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<ul><li>How do you define race? </li></ul>
Race is… Omi, Michael and Winant, Howard. (1993). “On the Theoretical Concept of Race.” An objective condition An ideologi...
Race is… Omi, Michael and Winant, Howard. (1993). “On the Theoretical Concept of Race.” An objective condition An ideologi...
<ul><li>Does race matter in  </li></ul><ul><li>Hong Kong and China? </li></ul>
<ul><li>http://www.youtube.com/watch?v=QUG6KSy9rPI&feature=related </li></ul>
“ The Chinese Dream?” “ As China rapidly climbs to world economic power, some enterprising individuals are emigrating here...
http://annansi.com/blog/2007/12/cultures-collide-a-new-chinese-african-identity/ <ul><li>“ As more and more Chinese make t...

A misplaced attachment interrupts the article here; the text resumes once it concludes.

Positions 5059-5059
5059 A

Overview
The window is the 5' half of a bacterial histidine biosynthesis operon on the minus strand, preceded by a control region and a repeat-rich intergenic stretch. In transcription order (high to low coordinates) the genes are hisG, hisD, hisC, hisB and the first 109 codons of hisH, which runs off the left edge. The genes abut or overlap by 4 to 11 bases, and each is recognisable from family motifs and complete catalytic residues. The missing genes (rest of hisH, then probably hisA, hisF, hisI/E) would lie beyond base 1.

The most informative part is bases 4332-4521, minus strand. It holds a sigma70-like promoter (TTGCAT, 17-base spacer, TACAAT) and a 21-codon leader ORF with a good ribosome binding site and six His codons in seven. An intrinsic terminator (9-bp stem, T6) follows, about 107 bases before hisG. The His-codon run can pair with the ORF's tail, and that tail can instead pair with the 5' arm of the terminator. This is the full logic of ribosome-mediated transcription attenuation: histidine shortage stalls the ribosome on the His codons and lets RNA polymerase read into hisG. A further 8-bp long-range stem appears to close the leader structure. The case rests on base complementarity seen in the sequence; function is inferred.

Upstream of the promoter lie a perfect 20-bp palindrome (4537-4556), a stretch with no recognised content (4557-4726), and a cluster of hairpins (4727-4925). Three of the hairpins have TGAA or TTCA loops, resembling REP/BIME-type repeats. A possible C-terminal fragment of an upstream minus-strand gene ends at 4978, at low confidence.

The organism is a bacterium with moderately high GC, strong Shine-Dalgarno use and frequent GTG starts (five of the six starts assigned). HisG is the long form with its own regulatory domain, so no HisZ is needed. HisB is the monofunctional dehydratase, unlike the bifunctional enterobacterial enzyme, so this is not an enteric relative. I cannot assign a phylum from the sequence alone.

http://blogs.wsj.com/chinarealtime/2008/06/19/in-south-africa-chinese-is-the-new-black/?mod=googlenews_wsj June, 2008 <ul>...
“ But as Frank Dikötter of the University of  Hong Kong  argued in his brilliant 1992 book  The Discourse of Race in Moder...
“ The author first demonstrates that racial categories of analysis were not confined to the edges of Chinese thought syste...
<ul><li>“ Race, of course, is a cultural construct with no relationship to objective reality. Phenotypal variations like h...
 
<ul><li>What are sociological concepts we have learned in this course?  </li></ul><ul><li>How can we apply them as researc...
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Sociologyof Ed Race Presentation 03 26 10 Cs

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Powerpoint used for a phd level discussion on race at the University of Hong Kong. For more information on the lesson, go to http://carlosesoto.wordpress.com/2010/03/26/discussing-rac…hinese-context/

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Sociologyof Ed Race Presentation 03 26 10 Cs

  1. 2. <ul><li>How do you define race? </li></ul>